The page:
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FEABFUL COLLIERY EXPLOSION'.

THE MYSTERIOUS DEATHS AT MILE-END.

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ITERRIBLE CONFLAGRATION IN…

I EFFORTS TO ESTABLISH PEACE…

RAISING THE SUNKEN STEAMER…

DEATH OF THE DUKE OF CLEVELAND.

TAKING LEAVE OF A CONVICTED…

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DEATH OF TWO FEMALES FROM…

A PANIC IN THE ADELPIII THEATRE.

DOUBLE EXECUTION AT LEEDS.

A MATRIMONIAL DIFFICULTY:…

IFATAL ACCIDENT TO A YORK…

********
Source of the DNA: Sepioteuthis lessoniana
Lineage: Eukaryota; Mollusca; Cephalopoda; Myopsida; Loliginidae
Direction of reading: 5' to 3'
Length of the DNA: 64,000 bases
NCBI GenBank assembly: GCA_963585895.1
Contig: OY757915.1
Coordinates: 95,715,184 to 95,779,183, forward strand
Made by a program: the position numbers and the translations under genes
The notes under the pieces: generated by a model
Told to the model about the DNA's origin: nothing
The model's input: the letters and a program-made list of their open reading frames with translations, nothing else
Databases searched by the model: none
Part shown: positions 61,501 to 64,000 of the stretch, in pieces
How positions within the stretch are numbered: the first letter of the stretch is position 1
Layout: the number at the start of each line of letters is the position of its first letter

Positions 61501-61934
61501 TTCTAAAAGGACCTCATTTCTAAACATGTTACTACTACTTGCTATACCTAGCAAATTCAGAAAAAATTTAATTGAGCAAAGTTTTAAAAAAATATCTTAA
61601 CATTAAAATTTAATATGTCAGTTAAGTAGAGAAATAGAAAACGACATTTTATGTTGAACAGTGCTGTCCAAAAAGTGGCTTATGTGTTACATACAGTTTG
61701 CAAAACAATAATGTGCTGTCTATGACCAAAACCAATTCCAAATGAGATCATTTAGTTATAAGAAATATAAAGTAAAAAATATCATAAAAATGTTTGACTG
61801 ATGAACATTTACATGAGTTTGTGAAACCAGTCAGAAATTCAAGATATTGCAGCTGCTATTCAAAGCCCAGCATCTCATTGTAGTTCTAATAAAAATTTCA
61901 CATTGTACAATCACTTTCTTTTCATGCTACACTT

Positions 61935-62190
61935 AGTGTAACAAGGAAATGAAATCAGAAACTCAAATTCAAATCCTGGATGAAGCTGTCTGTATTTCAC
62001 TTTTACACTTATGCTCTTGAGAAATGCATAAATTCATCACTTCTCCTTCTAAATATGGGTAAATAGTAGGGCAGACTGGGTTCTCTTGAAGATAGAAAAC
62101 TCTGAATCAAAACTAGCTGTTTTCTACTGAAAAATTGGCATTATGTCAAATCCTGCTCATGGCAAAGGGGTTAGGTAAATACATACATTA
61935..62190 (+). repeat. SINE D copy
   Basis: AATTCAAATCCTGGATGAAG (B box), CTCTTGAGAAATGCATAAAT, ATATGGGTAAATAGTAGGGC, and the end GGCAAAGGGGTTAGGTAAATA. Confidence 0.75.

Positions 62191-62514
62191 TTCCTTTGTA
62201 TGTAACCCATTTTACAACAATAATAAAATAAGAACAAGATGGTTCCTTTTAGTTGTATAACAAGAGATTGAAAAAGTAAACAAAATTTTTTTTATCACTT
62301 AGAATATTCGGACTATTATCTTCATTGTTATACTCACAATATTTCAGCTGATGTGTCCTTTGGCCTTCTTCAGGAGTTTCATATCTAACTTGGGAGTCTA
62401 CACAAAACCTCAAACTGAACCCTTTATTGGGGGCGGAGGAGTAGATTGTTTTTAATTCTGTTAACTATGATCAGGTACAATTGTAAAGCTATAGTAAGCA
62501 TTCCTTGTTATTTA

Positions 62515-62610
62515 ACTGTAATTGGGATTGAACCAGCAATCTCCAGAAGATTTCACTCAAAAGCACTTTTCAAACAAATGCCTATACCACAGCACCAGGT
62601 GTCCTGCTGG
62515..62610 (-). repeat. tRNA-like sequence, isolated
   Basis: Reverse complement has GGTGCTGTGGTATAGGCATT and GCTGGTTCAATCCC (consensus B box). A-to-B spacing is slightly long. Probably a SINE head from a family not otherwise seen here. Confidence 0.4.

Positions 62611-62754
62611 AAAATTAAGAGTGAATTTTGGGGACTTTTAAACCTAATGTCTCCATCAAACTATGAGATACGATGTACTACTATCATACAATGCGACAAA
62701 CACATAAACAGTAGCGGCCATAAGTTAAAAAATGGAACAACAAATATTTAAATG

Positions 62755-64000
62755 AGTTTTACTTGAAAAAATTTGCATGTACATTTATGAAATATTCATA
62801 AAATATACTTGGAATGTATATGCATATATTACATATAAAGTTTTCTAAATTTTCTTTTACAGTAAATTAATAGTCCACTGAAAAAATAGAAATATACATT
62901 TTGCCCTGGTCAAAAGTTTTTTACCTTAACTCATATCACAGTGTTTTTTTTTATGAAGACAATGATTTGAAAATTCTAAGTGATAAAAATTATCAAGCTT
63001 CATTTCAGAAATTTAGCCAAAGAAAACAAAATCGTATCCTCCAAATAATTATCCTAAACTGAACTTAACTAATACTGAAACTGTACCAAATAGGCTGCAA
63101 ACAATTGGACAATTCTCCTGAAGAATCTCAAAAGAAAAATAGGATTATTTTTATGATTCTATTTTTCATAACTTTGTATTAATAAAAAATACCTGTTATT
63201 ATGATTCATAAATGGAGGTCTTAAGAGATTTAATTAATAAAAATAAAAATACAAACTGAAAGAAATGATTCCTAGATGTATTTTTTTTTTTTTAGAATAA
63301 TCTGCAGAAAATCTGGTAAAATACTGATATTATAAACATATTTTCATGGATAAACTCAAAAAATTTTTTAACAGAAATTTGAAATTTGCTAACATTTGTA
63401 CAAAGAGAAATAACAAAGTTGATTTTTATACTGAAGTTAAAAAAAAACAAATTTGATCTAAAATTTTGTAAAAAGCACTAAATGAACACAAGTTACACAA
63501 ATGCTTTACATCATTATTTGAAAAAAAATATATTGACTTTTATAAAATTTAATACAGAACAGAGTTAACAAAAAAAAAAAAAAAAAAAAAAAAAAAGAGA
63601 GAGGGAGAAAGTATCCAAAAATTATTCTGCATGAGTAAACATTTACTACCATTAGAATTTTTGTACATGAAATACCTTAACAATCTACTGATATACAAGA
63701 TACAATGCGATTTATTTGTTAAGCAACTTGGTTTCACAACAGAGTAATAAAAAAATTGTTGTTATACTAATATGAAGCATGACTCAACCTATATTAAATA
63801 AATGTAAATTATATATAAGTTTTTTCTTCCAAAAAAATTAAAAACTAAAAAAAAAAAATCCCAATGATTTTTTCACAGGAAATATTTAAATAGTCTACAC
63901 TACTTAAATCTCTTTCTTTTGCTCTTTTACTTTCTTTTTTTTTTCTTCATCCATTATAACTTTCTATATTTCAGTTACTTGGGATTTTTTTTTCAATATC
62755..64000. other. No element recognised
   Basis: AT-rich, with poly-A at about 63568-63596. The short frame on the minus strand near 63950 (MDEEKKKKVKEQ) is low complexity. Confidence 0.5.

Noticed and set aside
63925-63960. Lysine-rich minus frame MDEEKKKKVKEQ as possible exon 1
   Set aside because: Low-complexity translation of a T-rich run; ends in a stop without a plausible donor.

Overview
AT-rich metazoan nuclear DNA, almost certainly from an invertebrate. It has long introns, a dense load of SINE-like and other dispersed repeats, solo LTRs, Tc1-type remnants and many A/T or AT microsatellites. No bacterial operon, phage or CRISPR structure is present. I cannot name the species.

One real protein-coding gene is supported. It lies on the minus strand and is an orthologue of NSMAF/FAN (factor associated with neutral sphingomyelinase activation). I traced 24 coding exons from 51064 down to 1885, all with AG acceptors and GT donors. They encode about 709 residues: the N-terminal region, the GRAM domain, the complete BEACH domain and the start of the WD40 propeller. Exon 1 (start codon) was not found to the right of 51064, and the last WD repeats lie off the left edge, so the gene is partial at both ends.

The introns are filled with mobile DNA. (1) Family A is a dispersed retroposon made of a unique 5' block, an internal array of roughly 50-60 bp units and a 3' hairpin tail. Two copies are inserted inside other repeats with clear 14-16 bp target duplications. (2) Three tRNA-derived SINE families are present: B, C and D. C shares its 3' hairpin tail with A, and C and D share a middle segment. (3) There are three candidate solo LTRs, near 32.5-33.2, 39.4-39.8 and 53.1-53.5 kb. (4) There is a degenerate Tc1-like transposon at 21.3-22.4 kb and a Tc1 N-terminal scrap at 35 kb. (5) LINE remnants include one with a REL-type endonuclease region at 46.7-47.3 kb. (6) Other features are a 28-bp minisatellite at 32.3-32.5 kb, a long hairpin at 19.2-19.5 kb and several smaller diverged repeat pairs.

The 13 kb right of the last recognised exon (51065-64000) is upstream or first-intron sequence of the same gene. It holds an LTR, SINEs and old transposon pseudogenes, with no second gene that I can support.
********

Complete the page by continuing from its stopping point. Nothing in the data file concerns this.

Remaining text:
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FATAL ACCIDENT TO A YORK ARCHITECT. ( A very sudden and singular accident occurred last week at Church Feuton, at the brickyards belonging to Mr. Graham, of York, whereby one gentleman lost his life, and two other persons were more or less injured. On the premises was a large eight hole brick or tile kiln, capable of burning some 40,000 ordinary draining tiles, and this building had fallen somewhat out of repair. The manager of the works, William Palmer, communicated to his employer, Mr. Graham, the state of the building, and the latter gentleman promptly took measures to restore or rebuild the worn out structure. Accordingly on Wednesday afternoon he went to view the place, accompanied by Mr. John Hornsey, of York, architect. After spending a short time in looking at the place, Mr. Hornsey proceeded to make his measurement, preparatory to drawing his intended plan for re-building the place, and for that purpose went inside the kiln. With him were Mr. Graham, Palmer (the manager), and his son, and also a labourer, named Cawthorne. Mr. Hornsey mounted a ladder and proceeded to take the dimensions of the spring of the aich, and while he was so occupied, and without the slightest premonitory warning, tha roof fell in with a frightful crash. At the entrance to the kiln was found Palmer's son, jammed by the legs between a wheelbarrow and the wall. In the right corner of the kiln, up to the waist in fallen bricks, stood the labourer Cawthorne, his face streamilig with blood from wounds in the head. He had noticed the building giving way, and had just time to jump into a corner, and thus escape certain death. As it is, the wounds a.re very severe, and he is in a very dangerous state. Groans were now heard in another corner of the kiln, and after a lapse of nearly a quarter of an hour, Mr. Hornsey was taken from the ruins. About forty minutes after he had been rescued, and before the arrival of the medical officers, he breathed his last. The deceased's injuries were of the most frightful description. His skull was beaten in in more than one place, and his jaws, about the mouth, dreadfully torn and lacerated. His right thigh, his right knee, and right leg were shockingly mangled, and his right arm was broken. It is also believed that he had sustained fracture of the ribs, besides severe internal injuries. Mr. Hornsey followed the profession of an architect, and was most highly respected, and his untimely death will be regretted by a large circle of friends. ♦ —

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